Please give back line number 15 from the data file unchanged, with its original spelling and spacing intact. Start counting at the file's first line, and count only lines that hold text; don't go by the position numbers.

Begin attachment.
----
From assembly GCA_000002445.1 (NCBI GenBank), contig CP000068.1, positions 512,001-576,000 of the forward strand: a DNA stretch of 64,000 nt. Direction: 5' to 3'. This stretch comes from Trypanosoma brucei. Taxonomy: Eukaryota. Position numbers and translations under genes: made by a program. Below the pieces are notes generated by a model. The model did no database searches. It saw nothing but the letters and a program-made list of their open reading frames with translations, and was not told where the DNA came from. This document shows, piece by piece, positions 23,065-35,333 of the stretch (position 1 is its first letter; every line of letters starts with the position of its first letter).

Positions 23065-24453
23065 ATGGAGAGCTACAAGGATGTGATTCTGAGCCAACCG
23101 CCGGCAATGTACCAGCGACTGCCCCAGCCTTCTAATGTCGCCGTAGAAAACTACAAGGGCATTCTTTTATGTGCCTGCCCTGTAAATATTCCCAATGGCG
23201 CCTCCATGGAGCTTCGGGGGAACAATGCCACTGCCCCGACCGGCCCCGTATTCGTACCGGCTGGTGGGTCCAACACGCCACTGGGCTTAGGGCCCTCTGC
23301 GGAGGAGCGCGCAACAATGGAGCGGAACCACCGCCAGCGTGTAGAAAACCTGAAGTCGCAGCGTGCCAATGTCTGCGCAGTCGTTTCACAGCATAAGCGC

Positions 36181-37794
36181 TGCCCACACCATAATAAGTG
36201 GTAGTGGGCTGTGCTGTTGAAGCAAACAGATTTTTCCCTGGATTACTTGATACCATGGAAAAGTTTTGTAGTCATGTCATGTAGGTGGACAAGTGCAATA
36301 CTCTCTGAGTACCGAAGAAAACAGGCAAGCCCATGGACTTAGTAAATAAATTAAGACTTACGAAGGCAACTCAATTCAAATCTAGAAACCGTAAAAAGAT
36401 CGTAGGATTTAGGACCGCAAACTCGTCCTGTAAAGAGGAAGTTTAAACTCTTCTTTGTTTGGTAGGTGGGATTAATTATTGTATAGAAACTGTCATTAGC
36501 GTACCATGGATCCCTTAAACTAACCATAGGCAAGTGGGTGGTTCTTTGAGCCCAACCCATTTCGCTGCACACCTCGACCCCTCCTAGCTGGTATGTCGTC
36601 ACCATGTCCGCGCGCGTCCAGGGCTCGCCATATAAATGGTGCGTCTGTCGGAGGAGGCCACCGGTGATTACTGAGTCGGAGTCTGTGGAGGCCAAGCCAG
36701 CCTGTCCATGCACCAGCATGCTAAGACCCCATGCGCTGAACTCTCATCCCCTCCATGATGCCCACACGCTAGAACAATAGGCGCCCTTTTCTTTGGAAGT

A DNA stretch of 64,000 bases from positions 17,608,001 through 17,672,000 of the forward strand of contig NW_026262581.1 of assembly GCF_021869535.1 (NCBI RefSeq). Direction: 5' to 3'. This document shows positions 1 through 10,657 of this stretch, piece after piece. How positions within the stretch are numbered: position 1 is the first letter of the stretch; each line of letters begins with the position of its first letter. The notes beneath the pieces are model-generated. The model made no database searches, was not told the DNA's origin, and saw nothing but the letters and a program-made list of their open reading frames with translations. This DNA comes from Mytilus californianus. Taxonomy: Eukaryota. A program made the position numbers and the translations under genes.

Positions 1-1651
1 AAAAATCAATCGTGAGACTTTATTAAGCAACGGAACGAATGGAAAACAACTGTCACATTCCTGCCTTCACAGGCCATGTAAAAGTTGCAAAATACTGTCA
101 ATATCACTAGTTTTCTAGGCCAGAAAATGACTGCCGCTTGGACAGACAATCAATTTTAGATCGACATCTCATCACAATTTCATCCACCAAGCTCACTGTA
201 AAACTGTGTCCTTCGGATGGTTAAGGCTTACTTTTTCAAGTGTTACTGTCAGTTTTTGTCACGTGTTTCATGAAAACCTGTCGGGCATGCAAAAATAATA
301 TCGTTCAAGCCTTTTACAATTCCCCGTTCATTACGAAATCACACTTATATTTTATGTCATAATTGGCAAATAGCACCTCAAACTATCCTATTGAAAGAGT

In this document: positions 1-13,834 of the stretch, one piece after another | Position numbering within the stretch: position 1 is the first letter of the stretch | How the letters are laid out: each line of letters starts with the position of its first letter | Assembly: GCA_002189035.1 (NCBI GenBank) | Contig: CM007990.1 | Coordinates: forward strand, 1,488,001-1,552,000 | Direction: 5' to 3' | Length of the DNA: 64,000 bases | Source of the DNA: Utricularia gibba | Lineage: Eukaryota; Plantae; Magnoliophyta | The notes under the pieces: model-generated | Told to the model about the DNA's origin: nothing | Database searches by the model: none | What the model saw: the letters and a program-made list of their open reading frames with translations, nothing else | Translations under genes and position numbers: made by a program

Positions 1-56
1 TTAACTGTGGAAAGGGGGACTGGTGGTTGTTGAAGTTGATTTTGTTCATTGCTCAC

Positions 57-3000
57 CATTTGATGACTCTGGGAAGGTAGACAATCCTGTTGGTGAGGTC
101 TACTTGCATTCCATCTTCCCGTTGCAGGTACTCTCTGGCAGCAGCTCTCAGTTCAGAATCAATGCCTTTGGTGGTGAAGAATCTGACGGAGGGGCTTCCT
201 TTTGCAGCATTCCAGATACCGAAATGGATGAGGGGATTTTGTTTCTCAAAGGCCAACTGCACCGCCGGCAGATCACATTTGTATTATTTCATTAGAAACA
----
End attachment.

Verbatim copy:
A DNA stretch of 64,000 bases from positions 17,608,001 through 17,672,000 of the forward strand of contig NW_026262581.1 of assembly GCF_021869535.1 (NCBI RefSeq). Direction: 5' to 3'. This document shows positions 1 through 10,657 of this stretch, piece after piece. How positions within the stretch are numbered: position 1 is the first letter of the stretch; each line of letters begins with the position of its first letter. The notes beneath the pieces are model-generated. The model made no database searches, was not told the DNA's origin, and saw nothing but the letters and a program-made list of their open reading frames with translations. This DNA comes from Mytilus californianus. Taxonomy: Eukaryota. A program made the position numbers and the translations under genes.